By Reggie Ellis @Reggie_SGN
VISALIA – Thousands of gallons of water will be flowing through Sequoia Springs this month. No, it’s not a popular getaway in the mountains, it’s a water playground inside the city limits of Visalia.
Adventure Park will open its latest attraction, Sequoia Springs, which will circulate 4,000 gallons of water, and tons of fun, per minute sometime this month, pending final inspections by the state.
James Everk, attraction manager for Adventure Park, said the 39-foot structure will feature three water slides, with the longest going 156 feet from top to bottom, and 125 features and interactive play areas, such as swiveling water guns, sunflower water wheels, constant flow shower rings, and tipping buckets. The playground is capped by two douse barrels, one releasing 400 gallons from a trap door near the front of the structure, and another holding 800 gallons that tips over at the very top. All of the water is filtered and then recycled using massive pumps to maintain a constant flow of water.
“We tested it out and it is a lot of water,” Everk said. “This whole area is constantly wet so the kids don’t have to worry about burning their feet when they are waiting in line.”
Construction of the playground in September after the company had already closed its slick track race car area to make way for the new attraction. The 39-foot tall water structure including water slides, douse buckets and a splash pad designed by Aquatic Design Group in Carlsbad, Calif. and manufactured by American Water Company.
The building that once housed the registration desk for the slick track has been doubled in size to serve as a private party lounge with a kitchen. The lounge will include couches, chairs, and tables in an air conditioned area for parents and grandparents that has a full view of the water playground area.
“This will be included in our birthday packages along with all of the other attractions at the park,” Everk said.
Solar panels on the roof will cover most of the electrical use in the building. In keeping with the theme, Adventure Park will also display a large round from the trunk of a felled sequoia that will be encased in glass near the front of the private event lounge as an educational item of interest and photo opportunity.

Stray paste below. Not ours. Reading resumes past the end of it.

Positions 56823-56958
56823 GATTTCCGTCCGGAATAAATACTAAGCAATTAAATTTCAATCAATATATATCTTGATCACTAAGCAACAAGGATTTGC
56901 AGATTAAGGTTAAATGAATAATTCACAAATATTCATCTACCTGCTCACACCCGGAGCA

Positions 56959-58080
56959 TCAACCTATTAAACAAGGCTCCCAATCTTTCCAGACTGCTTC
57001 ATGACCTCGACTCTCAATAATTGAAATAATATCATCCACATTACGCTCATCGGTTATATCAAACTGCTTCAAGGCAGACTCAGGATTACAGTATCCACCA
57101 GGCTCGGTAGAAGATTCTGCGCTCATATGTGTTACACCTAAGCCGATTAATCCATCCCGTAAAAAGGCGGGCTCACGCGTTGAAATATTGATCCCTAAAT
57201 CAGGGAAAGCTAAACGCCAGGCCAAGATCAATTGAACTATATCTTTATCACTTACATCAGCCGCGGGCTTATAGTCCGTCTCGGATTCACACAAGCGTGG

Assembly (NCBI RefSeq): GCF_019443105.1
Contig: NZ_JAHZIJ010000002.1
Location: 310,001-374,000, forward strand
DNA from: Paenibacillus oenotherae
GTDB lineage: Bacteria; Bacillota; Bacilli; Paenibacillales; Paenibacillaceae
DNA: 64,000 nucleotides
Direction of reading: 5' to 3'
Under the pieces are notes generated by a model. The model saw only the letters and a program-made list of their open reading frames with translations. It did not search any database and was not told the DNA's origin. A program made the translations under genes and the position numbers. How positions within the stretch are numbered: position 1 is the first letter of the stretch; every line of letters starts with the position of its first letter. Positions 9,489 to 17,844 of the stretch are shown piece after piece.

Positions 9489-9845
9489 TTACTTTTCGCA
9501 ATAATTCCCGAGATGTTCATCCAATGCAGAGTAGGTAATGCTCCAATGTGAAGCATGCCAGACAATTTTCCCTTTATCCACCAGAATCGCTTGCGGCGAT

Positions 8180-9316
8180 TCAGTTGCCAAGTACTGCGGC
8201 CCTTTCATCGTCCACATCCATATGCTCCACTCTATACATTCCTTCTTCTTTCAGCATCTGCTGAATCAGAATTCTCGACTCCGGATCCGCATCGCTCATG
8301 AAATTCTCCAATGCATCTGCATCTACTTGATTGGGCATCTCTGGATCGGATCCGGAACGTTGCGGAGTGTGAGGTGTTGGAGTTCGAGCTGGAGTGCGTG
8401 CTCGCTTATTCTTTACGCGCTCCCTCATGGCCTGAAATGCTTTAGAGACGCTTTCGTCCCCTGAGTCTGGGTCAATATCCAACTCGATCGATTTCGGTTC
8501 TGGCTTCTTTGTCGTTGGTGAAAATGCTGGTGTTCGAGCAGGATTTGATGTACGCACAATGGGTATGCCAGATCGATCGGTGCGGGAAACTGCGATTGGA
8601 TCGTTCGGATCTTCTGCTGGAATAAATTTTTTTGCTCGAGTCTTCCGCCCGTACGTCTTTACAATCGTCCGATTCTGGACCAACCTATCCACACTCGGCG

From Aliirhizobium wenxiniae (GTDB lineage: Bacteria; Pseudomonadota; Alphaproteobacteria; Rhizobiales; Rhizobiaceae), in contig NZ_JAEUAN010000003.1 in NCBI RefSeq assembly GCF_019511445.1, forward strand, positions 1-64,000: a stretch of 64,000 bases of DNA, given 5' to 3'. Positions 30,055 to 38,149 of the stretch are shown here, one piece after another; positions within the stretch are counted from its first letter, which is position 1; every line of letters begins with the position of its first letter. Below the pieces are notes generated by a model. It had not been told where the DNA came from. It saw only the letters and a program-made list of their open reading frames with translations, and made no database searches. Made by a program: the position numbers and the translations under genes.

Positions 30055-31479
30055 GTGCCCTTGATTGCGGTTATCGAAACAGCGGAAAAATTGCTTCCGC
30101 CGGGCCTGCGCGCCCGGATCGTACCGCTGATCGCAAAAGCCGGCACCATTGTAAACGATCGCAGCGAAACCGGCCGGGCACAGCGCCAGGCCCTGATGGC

For those who want to be outside but still want some shade there will be eight cabanas around the edge of the water playground available for rent. The rest of the area will be dotted with Adirondack chairs as well as tables with umbrella shades. Everk said all food and beverages must be purchased on site but adults can take their alcoholic drinks anywhere in the fenced area of the attraction but not on the water structure itself. Alcohol sales within the lounge and cabana areas will be limited to the hours of noon to 7 p.m., with the exception of special events. Patrons will be limited to four alcoholic drinks per visit. No food or drink of any kind is allowed on the water feature. The sale of alcohol will be completely prohibited during school events, such as Sober Grad Night. Beer and wine will continue to be sold in the existing restaurant area inside the main building of the family fun center. Food and beverages will not be served in the cabana area or lounge when the water feature is closed.
Everk said Adventure Park has doubled its staff to run the water playground and will employ 100 people this summer. Many of the new employees will be college students returning home from school who need a summer job. Everk said Adventure Park held a job fair in February and had more than 100 people show up.
“These are seasonal jobs because we won’t be running the water playground in the winter, but some of these employees will be kept year round for other positions,” Everk said.
Sequoia Springs will be open from 11 a.m. to 6 p.m. everyday this summer and Adventure Park’s summer hours are 11 a.m. to 9 p.m.